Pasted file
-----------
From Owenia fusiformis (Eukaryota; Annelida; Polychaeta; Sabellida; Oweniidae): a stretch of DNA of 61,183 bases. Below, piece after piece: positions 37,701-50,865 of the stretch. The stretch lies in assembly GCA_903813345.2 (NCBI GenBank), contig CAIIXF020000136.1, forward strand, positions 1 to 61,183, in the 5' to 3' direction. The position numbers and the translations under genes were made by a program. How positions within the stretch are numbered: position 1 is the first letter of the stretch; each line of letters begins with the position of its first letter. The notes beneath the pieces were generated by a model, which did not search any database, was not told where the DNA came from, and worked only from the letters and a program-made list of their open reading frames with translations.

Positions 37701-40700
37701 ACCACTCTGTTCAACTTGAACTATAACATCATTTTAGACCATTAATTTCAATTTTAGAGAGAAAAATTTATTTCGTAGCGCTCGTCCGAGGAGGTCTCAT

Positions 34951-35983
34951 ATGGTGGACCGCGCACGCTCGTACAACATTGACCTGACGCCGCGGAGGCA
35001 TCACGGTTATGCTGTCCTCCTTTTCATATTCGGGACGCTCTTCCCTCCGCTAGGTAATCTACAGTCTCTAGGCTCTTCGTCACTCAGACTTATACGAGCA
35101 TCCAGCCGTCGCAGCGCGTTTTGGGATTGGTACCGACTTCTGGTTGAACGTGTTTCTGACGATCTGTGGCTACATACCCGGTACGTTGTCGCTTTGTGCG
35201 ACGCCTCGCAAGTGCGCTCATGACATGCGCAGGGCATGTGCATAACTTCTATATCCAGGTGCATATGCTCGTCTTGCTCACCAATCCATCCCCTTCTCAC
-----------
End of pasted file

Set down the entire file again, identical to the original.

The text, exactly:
From Owenia fusiformis (Eukaryota; Annelida; Polychaeta; Sabellida; Oweniidae): a stretch of DNA of 61,183 bases. Below, piece after piece: positions 37,701-50,865 of the stretch. The stretch lies in assembly GCA_903813345.2 (NCBI GenBank), contig CAIIXF020000136.1, forward strand, positions 1 to 61,183, in the 5' to 3' direction. The position numbers and the translations under genes were made by a program. How positions within the stretch are numbered: position 1 is the first letter of the stretch; each line of letters begins with the position of its first letter. The notes beneath the pieces were generated by a model, which did not search any database, was not told where the DNA came from, and worked only from the letters and a program-made list of their open reading frames with translations.

Positions 37701-40700
37701 ACCACTCTGTTCAACTTGAACTATAACATCATTTTAGACCATTAATTTCAATTTTAGAGAGAAAAATTTATTTCGTAGCGCTCGTCCGAGGAGGTCTCAT

Positions 34951-35983
34951 ATGGTGGACCGCGCACGCTCGTACAACATTGACCTGACGCCGCGGAGGCA
35001 TCACGGTTATGCTGTCCTCCTTTTCATATTCGGGACGCTCTTCCCTCCGCTAGGTAATCTACAGTCTCTAGGCTCTTCGTCACTCAGACTTATACGAGCA
35101 TCCAGCCGTCGCAGCGCGTTTTGGGATTGGTACCGACTTCTGGTTGAACGTGTTTCTGACGATCTGTGGCTACATACCCGGTACGTTGTCGCTTTGTGCG
35201 ACGCCTCGCAAGTGCGCTCATGACATGCGCAGGGCATGTGCATAACTTCTATATCCAGGTGCATATGCTCGTCTTGCTCACCAATCCATCCCCTTCTCAC